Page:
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48,000 People Call on Last Remaining Georgia "Rattlesnake Roundup" to Switch to Humane Wildlife Festival


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By: Center for Biological Diversity

RS9818_Pierson_Whigham_2-scr.jpg
Whigham Rattlesnake Roundup 2012. Image: Todd Pierson
ATLANTA, Jan. 23, 2013 - This weekend Whigham, Ga., hosts its annual "rattlesnake roundup" — a lethal and cruel contest in which prizes are awarded to hunters who capture the greatest number of eastern diamondback rattlesnakes. (The rattlers are then killed en masse.) The Center for Biological Diversity and its allies today presented a petition with more than 48,000 signatures to the Whigham Community Club asking that the state's last roundup change to a wildlife-friendly festival where no snakes are killed.

All of Georgia's other roundups have abandoned the outdated practice of removing rare rattlers from the wild. Last year Claxton, Ga., replaced its roundup with the Claxton Rattlesnake and Wildlife Festival, which displays captive rattlesnakes, along with many other educational wildlife exhibits. While attendance at the Whigham roundup dropped in past years, the new wildlife festival in Claxton received a boost in attendance and high praise from environmental groups, the Georgia Department of Natural Resources, biologists and others who have lobbied for years to end rattlesnake roundups.

"The eastern diamondbacks targeted by the Whigham roundup are rapidly disappearing all across the southeastern United States, and in some states they've more or less vanished," said Collette Adkins Giese, a biologist and attorney at the Center who works to protect rare reptiles and amphibians. "I'm hopeful that Whigham roundup sponsors will soon realize that they don't need to kill imperiled snakes to have a successful community festival."

At least four states (Georgia, Texas, Oklahoma and Alabama) still hold lethal roundups. Analysis of data from four roundups in the southeastern United States shows a steady decline in the weights of prizewinning eastern diamondbacks and the number collected; this once-common species is being pushed toward extinction not only by hunting pressure but also by habitat loss and road mortality.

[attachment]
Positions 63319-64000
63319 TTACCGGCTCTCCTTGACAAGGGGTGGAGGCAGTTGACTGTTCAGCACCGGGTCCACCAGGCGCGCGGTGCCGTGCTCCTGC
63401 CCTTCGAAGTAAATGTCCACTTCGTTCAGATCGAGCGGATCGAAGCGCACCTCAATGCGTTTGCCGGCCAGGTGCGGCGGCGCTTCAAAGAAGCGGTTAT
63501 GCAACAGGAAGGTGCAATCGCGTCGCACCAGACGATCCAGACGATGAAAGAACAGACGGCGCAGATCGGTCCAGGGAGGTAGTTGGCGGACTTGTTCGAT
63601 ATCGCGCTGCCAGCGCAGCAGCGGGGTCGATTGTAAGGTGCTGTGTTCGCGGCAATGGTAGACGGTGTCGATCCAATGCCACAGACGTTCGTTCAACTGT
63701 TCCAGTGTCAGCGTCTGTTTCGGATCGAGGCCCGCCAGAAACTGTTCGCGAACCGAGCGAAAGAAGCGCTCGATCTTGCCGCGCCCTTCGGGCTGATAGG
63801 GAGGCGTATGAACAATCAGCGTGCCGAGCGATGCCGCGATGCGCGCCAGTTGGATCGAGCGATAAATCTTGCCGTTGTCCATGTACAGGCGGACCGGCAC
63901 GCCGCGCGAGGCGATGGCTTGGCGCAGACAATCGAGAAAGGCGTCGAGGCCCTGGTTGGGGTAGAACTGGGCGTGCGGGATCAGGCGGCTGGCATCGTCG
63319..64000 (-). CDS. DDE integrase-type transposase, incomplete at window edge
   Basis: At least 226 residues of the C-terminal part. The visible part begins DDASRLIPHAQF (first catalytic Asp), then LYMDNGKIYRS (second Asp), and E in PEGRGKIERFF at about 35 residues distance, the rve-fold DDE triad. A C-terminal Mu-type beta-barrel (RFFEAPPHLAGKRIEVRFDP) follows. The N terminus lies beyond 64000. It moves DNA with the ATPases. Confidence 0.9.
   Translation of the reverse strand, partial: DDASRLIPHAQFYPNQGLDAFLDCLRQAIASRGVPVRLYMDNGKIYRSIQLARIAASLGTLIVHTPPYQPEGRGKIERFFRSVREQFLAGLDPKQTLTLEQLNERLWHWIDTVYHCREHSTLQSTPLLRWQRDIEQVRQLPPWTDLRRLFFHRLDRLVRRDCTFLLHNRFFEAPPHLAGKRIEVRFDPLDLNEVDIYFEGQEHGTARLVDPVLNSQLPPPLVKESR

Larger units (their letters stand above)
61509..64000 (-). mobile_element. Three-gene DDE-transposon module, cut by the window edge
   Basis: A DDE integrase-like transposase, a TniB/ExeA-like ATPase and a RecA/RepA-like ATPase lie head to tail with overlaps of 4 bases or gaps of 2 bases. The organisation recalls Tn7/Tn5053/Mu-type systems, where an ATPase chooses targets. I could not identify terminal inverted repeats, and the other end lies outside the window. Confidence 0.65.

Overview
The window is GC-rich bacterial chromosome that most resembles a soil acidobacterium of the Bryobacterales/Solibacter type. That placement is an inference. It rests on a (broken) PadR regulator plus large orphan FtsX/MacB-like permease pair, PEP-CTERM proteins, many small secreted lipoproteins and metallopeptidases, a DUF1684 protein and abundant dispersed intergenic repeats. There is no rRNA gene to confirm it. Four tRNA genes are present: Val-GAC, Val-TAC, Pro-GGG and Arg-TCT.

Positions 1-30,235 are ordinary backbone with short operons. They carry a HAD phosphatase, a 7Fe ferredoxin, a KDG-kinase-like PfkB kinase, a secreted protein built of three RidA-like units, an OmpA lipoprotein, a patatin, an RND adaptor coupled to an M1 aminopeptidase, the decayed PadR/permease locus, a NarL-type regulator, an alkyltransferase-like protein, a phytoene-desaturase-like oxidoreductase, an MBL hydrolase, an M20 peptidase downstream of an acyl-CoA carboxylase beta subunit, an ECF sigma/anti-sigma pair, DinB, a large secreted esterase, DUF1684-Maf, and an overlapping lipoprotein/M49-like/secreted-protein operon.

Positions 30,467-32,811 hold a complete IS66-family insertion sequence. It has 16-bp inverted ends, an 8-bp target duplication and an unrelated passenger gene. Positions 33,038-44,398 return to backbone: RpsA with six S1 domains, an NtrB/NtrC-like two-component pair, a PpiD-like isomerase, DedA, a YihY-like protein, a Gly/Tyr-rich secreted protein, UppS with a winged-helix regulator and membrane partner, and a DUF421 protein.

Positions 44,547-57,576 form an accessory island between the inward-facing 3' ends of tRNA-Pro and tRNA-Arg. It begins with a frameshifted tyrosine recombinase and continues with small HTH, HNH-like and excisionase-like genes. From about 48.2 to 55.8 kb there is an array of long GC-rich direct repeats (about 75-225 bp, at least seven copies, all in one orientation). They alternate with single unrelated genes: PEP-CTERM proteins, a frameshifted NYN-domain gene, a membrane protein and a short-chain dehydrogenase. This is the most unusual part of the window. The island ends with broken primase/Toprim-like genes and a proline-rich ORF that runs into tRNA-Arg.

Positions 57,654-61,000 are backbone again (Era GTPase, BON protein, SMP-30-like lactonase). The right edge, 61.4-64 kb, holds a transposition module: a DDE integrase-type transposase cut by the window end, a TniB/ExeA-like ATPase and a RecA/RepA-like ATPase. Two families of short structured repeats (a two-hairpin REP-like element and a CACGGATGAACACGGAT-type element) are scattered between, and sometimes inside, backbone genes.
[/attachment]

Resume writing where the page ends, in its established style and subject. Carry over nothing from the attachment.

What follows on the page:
In 2011, the Center — along with allies and Dr. Bruce Means, an expert on the eastern diamondback rattlesnake — filed a petition to protect eastern diamondbacks under the Endangered Species Act. Last year the U.S. Fish and Wildlife Service found that the venomous snake may deserve a place on the list of protected species and initiated a full status review.

"When rattlers are collected at the Whigham Rattlesnake Roundup this weekend, we hope that it will be for the last time," said Olivia and Carter Ries, elementary-school-aged founders of a Georgia-based environmental group called One More Generation. "There is no reason to kill these rare snakes. We're sure that most people that go to the roundup just want to see some amazing snakes and have a fun day."

The eastern diamondback is the largest rattlesnake in the world. Adults are typically 4 to 5 feet long and weigh 4 to 5 pounds, but a big snake can reach 6 feet in length and weigh 12 pounds or more. Scientific studies over the past decade have documented range-wide population declines and significant range contractions for the eastern diamondback.

People fear rattlesnakes, but in reality eastern diamondbacks pose a very small public-safety risk. The snakes are certainly venomous, but more people are killed every year by lightning strikes and bee stings. In fact, the majority of snake bites occur when humans try to handle or kill snakes — so rattlesnake roundups themselves endanger public health by encouraging the public to do just that. Still, malicious killings by those who perceive the snakes as a threat are contributing to its decline.

 

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